Note – This story is from my book Highway History and Back Road Mystery.
RVers hanging out in Quartzsite, Arizona enjoying the sunshine and camaraderie of dry camping in the desert may not know that they are close to a reminder of the Old West that many probably never heard of.
In a tiny cemetery just off the main drag in Quartzsite, a monument recognizes one of the strangest experiments ever conducted in the American West, and the man who was instrumental to that experiment.
In the early decades of the 1800s, the United States Army was attempting to chart the vast and wild Arizona Territory to prepare it for settlement. Secretary of War Jefferson Davis, who would later become President of the Confederacy during the Civil War, approved a plan to experiment with using camels as beasts of burden, as they were in other areas of the world.
Two boatloads of the animals were delivered to Texas in February, of 1856, then transported to Arizona. With the camels came a Syrian camel driver named Hadji Ali. Since the camels were not trained to understand English, and none of the Army’s mule skinners could speak Arabic, Hadji Ali quickly proved his worth. He was a friendly fellow and always eager to please. The soldiers affectionately changed his name to Hi Jolly.
In 1857, a former Navy officer turned Army man, Lieutenant Edward F. Beale, was responsible for laying out a wagon route through the Arizona desert from Fort Defiance to California, and the camels were attached to Beale’s expedition.
Whether the camel experiment would have been successful will never be known – the beasts were too cantankerous to suit Army tastes, and the outbreak of the Civil War drew interest and military resources away from Arizona. Most of the Army went east to fight in the war, and the camels were turned loose in the desert to fend for themselves. For years they roamed in the area around Quartzsite until they finally died off. Hi Jolly never returned to his homeland. He remained in Arizona, where he did some prospecting and lived out his days around Quartszite.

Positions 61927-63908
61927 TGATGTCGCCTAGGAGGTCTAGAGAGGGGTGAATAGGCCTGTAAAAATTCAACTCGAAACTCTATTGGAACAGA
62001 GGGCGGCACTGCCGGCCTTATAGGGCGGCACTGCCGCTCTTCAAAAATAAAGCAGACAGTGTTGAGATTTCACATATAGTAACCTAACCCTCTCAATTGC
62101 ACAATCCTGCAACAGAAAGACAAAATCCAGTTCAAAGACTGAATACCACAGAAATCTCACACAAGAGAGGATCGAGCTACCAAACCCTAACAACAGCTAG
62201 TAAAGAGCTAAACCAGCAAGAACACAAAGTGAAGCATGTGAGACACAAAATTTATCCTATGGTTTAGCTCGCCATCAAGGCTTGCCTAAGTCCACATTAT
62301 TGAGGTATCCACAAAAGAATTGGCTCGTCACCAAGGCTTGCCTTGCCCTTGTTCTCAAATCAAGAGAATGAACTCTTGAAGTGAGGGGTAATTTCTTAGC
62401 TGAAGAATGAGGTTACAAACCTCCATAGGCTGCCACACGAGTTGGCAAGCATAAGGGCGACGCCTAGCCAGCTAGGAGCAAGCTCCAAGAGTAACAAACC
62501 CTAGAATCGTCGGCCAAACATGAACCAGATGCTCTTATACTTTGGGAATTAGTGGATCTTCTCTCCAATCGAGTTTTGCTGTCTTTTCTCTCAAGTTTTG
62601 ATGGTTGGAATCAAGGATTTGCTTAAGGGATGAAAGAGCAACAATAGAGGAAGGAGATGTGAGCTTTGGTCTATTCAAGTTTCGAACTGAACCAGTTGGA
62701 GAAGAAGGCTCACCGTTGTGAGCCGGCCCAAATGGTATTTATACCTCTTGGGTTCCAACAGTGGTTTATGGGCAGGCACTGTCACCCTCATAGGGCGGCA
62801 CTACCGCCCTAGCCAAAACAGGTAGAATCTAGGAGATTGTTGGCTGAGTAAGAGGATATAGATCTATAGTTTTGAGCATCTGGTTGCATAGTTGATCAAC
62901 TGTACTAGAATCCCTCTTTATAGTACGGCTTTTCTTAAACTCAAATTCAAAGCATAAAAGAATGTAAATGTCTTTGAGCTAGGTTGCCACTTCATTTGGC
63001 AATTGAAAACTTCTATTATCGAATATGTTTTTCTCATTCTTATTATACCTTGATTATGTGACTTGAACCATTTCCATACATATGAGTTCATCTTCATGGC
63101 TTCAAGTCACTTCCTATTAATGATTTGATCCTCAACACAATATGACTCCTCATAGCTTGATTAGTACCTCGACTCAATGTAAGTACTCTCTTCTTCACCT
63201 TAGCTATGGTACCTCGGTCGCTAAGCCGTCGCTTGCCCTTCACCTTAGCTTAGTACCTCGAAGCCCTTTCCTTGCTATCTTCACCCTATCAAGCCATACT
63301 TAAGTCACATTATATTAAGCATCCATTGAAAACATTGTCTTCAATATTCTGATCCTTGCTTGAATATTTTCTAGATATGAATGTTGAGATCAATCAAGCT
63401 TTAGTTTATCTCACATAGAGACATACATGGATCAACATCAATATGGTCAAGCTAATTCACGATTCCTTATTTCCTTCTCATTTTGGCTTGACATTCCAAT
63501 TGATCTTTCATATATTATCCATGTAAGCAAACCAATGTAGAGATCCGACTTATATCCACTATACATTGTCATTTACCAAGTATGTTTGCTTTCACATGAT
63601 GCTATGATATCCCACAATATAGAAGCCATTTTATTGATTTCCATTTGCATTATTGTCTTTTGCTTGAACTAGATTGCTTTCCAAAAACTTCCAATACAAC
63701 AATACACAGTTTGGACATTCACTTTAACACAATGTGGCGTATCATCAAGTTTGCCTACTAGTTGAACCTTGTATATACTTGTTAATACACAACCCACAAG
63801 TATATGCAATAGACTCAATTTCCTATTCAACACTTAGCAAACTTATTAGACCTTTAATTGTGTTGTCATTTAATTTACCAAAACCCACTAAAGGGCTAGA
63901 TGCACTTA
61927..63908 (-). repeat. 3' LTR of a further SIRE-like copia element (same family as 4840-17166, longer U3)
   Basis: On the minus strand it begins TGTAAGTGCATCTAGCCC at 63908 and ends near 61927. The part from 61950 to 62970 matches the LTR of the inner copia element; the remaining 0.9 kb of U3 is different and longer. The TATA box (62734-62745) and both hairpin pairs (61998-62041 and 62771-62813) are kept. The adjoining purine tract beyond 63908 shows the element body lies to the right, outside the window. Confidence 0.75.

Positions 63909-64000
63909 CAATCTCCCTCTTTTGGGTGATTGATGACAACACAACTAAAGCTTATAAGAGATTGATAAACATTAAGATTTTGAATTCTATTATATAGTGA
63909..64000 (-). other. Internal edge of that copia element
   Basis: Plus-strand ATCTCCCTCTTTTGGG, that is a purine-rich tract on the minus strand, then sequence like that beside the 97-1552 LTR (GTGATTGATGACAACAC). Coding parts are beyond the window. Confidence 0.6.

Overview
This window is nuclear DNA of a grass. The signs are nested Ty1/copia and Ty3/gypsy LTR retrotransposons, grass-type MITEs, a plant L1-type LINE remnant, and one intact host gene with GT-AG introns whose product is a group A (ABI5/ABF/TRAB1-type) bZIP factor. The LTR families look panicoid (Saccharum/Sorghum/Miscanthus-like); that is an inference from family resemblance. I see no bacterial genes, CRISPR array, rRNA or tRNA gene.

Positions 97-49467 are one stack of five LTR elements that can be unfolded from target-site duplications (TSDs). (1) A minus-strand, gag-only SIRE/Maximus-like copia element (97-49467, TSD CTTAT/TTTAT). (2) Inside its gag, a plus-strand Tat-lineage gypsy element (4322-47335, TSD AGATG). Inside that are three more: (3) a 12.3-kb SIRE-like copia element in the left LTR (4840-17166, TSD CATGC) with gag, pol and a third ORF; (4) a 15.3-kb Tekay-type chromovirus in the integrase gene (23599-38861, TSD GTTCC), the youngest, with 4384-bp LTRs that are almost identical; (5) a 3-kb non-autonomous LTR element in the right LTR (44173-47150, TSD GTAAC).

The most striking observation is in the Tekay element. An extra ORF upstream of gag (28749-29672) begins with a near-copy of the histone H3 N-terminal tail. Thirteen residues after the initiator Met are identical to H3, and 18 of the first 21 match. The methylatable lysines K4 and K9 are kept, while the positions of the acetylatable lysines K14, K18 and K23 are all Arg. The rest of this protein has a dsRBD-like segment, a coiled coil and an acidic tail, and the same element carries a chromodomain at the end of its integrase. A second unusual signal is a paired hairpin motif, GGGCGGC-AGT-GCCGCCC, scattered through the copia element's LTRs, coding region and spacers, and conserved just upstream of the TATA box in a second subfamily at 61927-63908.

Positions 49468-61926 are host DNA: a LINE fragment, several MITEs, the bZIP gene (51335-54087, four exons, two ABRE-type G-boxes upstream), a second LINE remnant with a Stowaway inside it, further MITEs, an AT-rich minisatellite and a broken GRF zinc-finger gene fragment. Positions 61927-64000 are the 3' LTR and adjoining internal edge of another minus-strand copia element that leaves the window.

When he died, a pyramid-shaped monument was erected to the camel driver who was a friend to many in the desert. Besides his monument, Hi Jolly was honored in a song by the New Christy Minstrels in the 1960s.
You can visit Hi Jolly’s monument in Quartzsite by turning north from the main street, across from the Pilot truck stop. There is a large parking area near the cemetery where you can park while you pay your respects to Arizona’s resident camel jockey.
It’s Thursday, so it’s time for a new Free Drawing. This week’s prize is an audiobook of The Hot Seat, Bullet Books Speed Reads #4 by Manning Wolfe and Mark Pryor. It’s the story of a British transplant law professor to Duke University who is asked by a former student to second chair the defense on a death penalty case that gets more complicated as other suspects emerge. Bullet Books are speed reads for the busy traveler, commuter, and beach-goer, all original mysteries and thrillers by your favorite authors that can be read in two to three hours. To enter, click on this Free Drawing link or the tab at the top of this page and enter your name (first and last) in the comments section at the bottom of that page (not this one). Only one entry per person per drawing please, and you must enter with your real name. To prevent spam or multiple entries, the names of cartoon or movie characters are not allowed. The winner will be drawn Sunday evening.
Thought For The Day – Don’t forget to drink plenty of water and get lots of sun. You’re basically a houseplant with complicated emotions.